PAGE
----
We have all been guilty of comfort eating at one point or another but when we are chowing down on that tub of ice cream we don’t give much thought to why we are actually doing it or if it is really helping. Well, you may be pleased to know that scientists have recently discovered that ‘comfort’ food does actually have a physical/molecular effect which helps to lift our mood, possibly explaining why it is that some individuals gain weight when they are feeling low or vulnerable.
The team of researchers were led by Dr Lukas Ouden from the University of Leuven in Belgium, and their study involved using MRI scans to gage the emotional impact and response to fat which was injected into the stomach.
The participants were 12 individuals of a healthy weight, all of whom were shown a series of sad or neutral images and were exposed to sad and neutral music before the study began for the purpose of lowering their mood.
After this the researchers went on to insert saline or fatty acid into the stomachs of each volunteer, without letting them know which solution was which. Injecting the solutions in this way meant that there was no chance the participants happiness could be affected by the sensory stimulation of eating food, nor would they associate eating a certain food with a happy time and experience comfort from the memory.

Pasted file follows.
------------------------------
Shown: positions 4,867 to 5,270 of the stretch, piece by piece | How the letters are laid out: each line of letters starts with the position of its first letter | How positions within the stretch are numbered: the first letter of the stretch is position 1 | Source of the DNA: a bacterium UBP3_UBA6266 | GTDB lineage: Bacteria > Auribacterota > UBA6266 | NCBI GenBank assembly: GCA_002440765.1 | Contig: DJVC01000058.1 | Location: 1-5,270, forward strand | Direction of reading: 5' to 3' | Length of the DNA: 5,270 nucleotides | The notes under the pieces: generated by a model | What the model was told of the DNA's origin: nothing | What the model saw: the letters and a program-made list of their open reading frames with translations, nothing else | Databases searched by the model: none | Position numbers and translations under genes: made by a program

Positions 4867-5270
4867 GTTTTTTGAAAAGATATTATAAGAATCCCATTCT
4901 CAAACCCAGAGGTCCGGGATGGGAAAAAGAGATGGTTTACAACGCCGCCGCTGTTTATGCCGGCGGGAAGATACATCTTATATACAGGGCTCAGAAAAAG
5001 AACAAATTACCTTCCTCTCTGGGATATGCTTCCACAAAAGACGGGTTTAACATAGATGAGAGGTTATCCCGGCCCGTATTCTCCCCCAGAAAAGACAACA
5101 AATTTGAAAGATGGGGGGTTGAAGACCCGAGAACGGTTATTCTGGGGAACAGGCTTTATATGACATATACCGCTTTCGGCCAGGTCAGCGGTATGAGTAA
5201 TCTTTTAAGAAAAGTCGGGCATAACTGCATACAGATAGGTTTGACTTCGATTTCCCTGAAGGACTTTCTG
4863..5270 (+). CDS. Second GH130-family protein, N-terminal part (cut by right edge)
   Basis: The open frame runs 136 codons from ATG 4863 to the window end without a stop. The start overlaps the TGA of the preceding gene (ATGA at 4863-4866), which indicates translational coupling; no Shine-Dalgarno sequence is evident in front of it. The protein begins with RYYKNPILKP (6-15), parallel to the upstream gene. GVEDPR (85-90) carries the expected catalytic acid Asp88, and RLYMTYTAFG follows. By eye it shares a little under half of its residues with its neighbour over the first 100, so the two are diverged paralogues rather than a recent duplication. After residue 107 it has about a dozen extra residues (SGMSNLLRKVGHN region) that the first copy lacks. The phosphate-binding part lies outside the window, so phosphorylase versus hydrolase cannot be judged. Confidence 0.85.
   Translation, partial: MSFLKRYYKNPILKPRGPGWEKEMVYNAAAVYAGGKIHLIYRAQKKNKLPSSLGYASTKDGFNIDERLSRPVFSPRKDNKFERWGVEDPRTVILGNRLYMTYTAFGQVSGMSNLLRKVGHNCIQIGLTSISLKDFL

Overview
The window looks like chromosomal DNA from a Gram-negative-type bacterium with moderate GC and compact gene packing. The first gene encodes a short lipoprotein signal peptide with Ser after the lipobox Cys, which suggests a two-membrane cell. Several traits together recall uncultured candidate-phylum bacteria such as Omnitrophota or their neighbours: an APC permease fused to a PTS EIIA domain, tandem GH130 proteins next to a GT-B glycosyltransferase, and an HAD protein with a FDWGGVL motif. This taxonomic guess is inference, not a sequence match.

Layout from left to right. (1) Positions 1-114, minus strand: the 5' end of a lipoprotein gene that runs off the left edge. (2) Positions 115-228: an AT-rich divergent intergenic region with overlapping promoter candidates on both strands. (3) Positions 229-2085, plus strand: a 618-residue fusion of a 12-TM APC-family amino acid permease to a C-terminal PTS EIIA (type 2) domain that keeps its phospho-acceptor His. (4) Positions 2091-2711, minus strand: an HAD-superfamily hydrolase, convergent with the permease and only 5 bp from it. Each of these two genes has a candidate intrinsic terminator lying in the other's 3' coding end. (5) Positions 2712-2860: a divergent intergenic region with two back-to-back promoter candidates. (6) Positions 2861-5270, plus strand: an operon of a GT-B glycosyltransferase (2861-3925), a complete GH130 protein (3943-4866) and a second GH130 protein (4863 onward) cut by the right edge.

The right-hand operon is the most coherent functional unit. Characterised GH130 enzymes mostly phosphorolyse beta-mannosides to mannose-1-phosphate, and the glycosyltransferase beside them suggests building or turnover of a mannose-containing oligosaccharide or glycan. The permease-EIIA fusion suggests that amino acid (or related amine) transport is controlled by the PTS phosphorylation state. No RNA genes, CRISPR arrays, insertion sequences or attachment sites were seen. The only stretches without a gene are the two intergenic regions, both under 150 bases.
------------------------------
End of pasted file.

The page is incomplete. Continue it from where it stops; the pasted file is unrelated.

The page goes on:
The results showed that the individuals who consumed the fatty acids had lower levels of sadness (around 50%) than those who consumed the saline, leading the researchers to conclude that fat helps us to feel less sad emotions even if we remain unaware of the fact we are eating it.
Researchers hope that the findings will be used in the future to help those affected by eating disorders, obesity and depression.
If you are feeling unhappy and have found yourself to be eating for comfort then dealing with what is making you unhappy could be at the centre of solving your problems. Hypnotherapy for depression can help individuals to eliminate the root cause of their unhappiness, and can also retrain the brain to react differently to negative stimuli. This simply means that if an argument with raised voices used to make you reach for the ice cream tub, a hypnotherapy practitioner will help you to replace this action with another which is more positive. If you would like to find out more, please visit our hypnotherapy for depression fact-sheet.
View the original Daily Mail article.